Asian readymade garment manufacturers have a solid reason to be stressed as the EU Strategy for Sustainable and Circular Textiles is being put forward with renewed vigor and commitment. The strategy in itself is renewing standards in the production and consumption of textiles as well as protecting the rights of vulnerable workers in Asia and other developing continents, home to significant number of RMG factories specifically for exports. The strategy is crucial for Asian manufacturers as 70 per cent of textile exports are to the EU.
Need for complete compliance
Asian garment manufacturers may have a little breathing time as the new EU framework for textiles has crafted a master plan that serves as a guide book and is non-binding for the moment. First proposed in May 2022, the framework came into effect in June 2023. According to EU Member of Parliament, Pernille Weiss, the framework addresses production and consumption of textiles, while recognizing the importance of the textiles sector. It implements the commitments of the European Green Deal, the Circular Economy Action Plan and the European industrial strategy.
The new framework envisages, 2030 is the end goal for all vendors supplying to the EU are fully compliant of the framework’s set standards to be able to sell their products to the EU. Textiles, garments, mattresses, car upholstery and home furnishing, etc, coming in to the EU, irrespective of origin have to meet the EU standards at each step of manufacturing process. From wastage of all resources in production process to labour rights throughout the entire stream, the keyword to be allowed to do business is compliance. The framework also disqualifies entities that will destroy unsold or returned inventory.
Non-binding only up to 2030
Meanwhile, as a voice of Europe’s retail entity, H&M, considered Europe’s largest fashion retailers has proven its commitment to sustainable and circular fashion by welcoming the new framework. H&M is in agreement with the EU’s policy makers that it is time to change how fashion is produced and consumed. H&M standing in full support in itself is a bell that should ring out loud and clear across Asia. According MEP Weiss, the strategy might remain non-binding for now, but the law-making processes will gather much more momentum after the EU Parliament elections in the summer of 2024. It is expected that steps taken will undergo a reset and current directives updated whilst regulations are refined so all work in unison to meet the objectives set by the framework. Additional laws pertaining to sustainability, circularity and human rights are expected to be added to the framework.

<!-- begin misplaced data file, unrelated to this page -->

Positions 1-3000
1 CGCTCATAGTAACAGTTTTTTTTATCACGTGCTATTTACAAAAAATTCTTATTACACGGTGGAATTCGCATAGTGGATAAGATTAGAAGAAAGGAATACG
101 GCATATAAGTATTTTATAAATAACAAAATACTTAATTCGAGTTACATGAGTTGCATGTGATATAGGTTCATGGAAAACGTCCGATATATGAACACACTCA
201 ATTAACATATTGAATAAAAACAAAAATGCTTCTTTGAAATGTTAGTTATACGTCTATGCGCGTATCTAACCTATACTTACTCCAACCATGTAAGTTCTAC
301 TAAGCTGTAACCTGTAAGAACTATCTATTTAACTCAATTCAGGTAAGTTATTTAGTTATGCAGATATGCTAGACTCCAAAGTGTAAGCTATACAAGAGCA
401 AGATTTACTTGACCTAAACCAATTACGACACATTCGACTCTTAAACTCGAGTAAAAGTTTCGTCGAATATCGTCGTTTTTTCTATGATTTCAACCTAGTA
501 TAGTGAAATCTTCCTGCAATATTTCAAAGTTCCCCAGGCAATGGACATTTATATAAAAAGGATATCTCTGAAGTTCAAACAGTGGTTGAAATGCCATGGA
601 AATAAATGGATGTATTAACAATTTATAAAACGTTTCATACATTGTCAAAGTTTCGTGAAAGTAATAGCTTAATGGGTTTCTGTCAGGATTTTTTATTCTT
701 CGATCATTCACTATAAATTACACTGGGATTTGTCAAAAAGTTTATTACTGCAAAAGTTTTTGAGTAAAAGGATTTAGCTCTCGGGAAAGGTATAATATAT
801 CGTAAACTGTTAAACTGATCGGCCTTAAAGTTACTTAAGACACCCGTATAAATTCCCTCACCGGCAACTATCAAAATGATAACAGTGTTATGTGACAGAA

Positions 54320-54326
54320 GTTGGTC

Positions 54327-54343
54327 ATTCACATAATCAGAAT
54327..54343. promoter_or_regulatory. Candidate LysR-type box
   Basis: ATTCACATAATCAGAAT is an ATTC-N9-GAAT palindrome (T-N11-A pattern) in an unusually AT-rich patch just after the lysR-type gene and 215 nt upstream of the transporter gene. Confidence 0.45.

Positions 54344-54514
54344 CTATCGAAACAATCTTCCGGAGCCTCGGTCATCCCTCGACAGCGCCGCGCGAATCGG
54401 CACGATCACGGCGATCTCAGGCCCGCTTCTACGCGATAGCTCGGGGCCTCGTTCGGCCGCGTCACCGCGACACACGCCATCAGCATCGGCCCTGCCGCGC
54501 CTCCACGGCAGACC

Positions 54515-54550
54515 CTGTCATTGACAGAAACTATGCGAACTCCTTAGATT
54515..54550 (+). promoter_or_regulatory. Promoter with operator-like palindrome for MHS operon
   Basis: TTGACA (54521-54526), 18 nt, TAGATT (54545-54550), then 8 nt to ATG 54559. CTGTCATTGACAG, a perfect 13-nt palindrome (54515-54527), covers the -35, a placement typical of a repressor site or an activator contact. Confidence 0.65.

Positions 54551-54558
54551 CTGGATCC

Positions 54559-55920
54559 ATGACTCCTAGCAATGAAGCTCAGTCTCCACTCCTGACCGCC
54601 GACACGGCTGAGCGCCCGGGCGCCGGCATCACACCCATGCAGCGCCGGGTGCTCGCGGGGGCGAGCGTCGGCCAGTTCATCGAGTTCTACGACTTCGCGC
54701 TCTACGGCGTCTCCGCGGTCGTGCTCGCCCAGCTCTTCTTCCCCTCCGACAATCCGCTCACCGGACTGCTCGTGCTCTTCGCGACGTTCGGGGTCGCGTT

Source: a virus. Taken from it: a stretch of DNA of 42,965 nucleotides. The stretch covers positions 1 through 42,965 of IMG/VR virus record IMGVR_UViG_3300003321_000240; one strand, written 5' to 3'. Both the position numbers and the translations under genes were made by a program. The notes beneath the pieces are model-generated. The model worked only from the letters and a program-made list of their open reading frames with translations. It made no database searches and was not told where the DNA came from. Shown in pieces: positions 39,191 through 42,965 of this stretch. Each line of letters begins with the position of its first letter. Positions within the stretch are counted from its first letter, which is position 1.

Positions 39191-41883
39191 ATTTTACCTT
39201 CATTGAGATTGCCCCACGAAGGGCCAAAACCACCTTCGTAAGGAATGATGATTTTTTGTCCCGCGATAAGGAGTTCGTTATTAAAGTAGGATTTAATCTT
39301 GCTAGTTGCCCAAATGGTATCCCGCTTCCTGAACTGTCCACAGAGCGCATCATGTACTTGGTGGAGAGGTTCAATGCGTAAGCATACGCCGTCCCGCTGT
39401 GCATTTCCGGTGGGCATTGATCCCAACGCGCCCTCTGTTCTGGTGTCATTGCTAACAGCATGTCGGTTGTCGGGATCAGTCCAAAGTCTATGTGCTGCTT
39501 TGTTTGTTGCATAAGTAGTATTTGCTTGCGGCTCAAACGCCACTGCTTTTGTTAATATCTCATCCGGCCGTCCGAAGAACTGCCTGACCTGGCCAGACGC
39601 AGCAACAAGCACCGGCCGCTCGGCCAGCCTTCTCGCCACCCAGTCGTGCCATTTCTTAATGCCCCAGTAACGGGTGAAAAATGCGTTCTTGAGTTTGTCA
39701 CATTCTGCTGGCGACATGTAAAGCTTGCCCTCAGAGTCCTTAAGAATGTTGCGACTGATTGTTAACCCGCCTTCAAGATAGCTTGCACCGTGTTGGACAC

Asia gearing up to meet expectations
As 2030 is just seven years away, Asian manufacturers have been busy innovating and using technology to put into action all compliance points. H&M has knee-deep sourcing from Asia and feels the critical need for collaboration between brands buying from Asian manufacturers and the manufacturers themselves. As Naren Goenka, Chairman, India’s Apparel Export Promotion Council points out, if Asian manufacturers want to continue being the single largest group supplying to the EU they should realize that all, action plans for compliance starts here and now.
India has been making large strides like growing organic cotton, moving away from synthetic chemicals and pesticides in cotton farms and around 15,000 organic cotton farmers in Maharashtra have bought into this. Similarly, Sri Lanka, Singapore and Bangladesh are positive as manufacturers there have thrown themselves into bringing about change in their production process. From 50 per cent less water consumption to producing textiles that don’t shed micro-fibers, all stops are being pulled out across Asia.